Welding is a job that involves repetitive tasks and can be very tedious. In this article, we will explore the many different types of automated equipment used for welding.
In some cases, engineers have been forced to develop unique ways to complete tasks that involve welding parts together because of limitations. For example, one of the most commonly used welding methods is arc welding. Arc welding requires electricity to create an arc between the tip of the electrode and the metal parts that are being welded together.
The initial solution engineers came up with was to use remote-controlled systems for this, where there would be a human controlling the electrodes manually while it is attached to the robot. With this method, there is a lot of room for human error and safety is not as high as it could be.
This was the first type of automated welding where humans were used but it was not effective because of many safety problems and errors which ultimately make this process slow and led to new inventions including:
Each one of these methods is unique and offers advantages over the other. For example, some welding machines are controlled by human operators where they control the equipment but it does all of the work for them or robot welding has automated parts of the process like turning on the power supply, moving the welding gun, and stopping.
Now that we have an understanding of what goes into automated equipment used for welding, let’s move on to some examples of each type!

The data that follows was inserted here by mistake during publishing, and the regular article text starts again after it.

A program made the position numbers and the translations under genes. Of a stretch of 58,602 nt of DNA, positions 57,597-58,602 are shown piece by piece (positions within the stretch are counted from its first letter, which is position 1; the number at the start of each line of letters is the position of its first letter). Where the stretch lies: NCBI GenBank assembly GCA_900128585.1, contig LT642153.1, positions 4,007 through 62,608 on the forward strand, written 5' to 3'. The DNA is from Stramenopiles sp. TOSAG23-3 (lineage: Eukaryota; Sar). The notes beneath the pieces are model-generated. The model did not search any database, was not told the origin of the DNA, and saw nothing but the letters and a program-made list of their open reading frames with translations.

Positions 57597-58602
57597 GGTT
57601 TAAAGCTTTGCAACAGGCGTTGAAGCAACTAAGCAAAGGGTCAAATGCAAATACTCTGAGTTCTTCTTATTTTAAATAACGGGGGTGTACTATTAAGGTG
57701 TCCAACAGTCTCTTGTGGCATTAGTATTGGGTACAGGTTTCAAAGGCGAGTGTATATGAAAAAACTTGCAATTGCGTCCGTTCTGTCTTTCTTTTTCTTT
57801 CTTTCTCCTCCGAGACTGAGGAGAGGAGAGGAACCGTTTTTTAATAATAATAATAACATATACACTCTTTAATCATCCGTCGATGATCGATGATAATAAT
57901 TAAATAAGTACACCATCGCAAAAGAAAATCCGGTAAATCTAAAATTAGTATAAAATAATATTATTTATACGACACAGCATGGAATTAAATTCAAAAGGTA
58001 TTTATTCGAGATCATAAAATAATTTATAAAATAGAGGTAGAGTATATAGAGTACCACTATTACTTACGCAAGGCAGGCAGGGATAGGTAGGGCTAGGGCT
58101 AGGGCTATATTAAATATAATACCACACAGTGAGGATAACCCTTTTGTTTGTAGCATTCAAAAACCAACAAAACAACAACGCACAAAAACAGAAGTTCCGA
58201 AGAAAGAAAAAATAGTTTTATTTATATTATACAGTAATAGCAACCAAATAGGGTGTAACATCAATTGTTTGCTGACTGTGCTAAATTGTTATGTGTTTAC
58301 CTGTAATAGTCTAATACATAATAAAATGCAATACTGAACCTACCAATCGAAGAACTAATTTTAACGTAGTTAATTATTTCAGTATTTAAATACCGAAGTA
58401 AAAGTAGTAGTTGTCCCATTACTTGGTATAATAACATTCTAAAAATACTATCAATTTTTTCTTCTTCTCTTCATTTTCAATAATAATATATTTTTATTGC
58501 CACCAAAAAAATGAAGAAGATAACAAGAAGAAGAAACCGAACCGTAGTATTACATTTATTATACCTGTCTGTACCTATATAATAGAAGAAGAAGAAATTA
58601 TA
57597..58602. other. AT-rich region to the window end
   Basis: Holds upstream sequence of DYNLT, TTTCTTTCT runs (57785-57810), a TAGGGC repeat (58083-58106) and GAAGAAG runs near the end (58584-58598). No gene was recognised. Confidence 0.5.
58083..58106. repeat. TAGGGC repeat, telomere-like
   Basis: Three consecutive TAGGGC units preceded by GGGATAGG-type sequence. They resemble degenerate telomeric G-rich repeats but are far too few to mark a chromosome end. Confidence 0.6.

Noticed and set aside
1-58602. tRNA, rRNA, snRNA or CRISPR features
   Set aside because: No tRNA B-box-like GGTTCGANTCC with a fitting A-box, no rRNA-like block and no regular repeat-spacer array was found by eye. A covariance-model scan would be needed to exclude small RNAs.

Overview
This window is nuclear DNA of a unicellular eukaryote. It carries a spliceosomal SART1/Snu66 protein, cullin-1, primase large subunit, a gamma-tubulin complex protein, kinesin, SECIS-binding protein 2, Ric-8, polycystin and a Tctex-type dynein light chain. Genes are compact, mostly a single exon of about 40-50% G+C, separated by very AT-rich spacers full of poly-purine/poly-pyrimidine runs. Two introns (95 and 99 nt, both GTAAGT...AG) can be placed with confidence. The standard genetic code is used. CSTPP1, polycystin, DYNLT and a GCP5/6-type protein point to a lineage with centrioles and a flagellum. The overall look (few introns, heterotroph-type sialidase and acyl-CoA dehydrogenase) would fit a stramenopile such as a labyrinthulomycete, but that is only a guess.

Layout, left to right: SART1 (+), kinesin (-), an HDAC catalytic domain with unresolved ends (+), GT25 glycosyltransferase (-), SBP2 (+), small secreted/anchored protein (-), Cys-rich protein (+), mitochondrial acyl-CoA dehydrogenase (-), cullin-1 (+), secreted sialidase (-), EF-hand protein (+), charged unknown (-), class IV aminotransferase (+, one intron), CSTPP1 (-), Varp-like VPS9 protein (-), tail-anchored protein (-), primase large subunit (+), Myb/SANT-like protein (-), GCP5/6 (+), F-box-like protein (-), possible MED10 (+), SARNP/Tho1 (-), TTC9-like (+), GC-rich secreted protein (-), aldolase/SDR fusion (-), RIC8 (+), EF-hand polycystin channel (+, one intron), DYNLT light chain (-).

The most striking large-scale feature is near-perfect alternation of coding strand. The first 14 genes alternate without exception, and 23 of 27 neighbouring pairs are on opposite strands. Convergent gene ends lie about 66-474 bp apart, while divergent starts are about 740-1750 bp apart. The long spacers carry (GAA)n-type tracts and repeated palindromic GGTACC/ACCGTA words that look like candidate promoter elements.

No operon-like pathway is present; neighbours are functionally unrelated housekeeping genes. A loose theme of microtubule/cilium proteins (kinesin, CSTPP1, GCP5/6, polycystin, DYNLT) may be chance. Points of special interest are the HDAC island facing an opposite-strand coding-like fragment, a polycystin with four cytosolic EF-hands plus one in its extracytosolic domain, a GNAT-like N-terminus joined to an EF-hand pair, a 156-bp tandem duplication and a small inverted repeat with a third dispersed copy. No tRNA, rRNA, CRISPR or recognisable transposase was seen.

The first example is a robot that uses arc welding to weld car parts together. This process allows for precise work while still making it easier to complete repetitive tasks.
The next example is a welder that uses gas arc welding in order to weld metal parts together and make strong, long lasting connections. This method of welding is considered more “hands off” and one thing it can do in comparison to robots is handle smaller objects like gears and cogwheels within machines.
This serves as an advantage because it can be done in conjunction with CNC (computer numerical control) machines. The computer controls the speed and movement of the machine while it is automatically welding these objects together.
Coupling both arc welding and gas steel arc welding with computer numerical control allows for the best of all worlds. The machine can control the process and do precise work while a human gives it instructions to do.
An example of this is one where a worker instructs the machine to bolt two objects together. The computer will program it to move in a way that bolts the pieces together instead of welding them which allows for less room for error and faster work.
This method works best where objects need to be added and removed frequently like in the instance of building cars. It can build one car part after another, bolt them together, then move on to the next step each time with little room for error that would slow down progress.
These are all different types of automated equipment that can be used in the welding industry.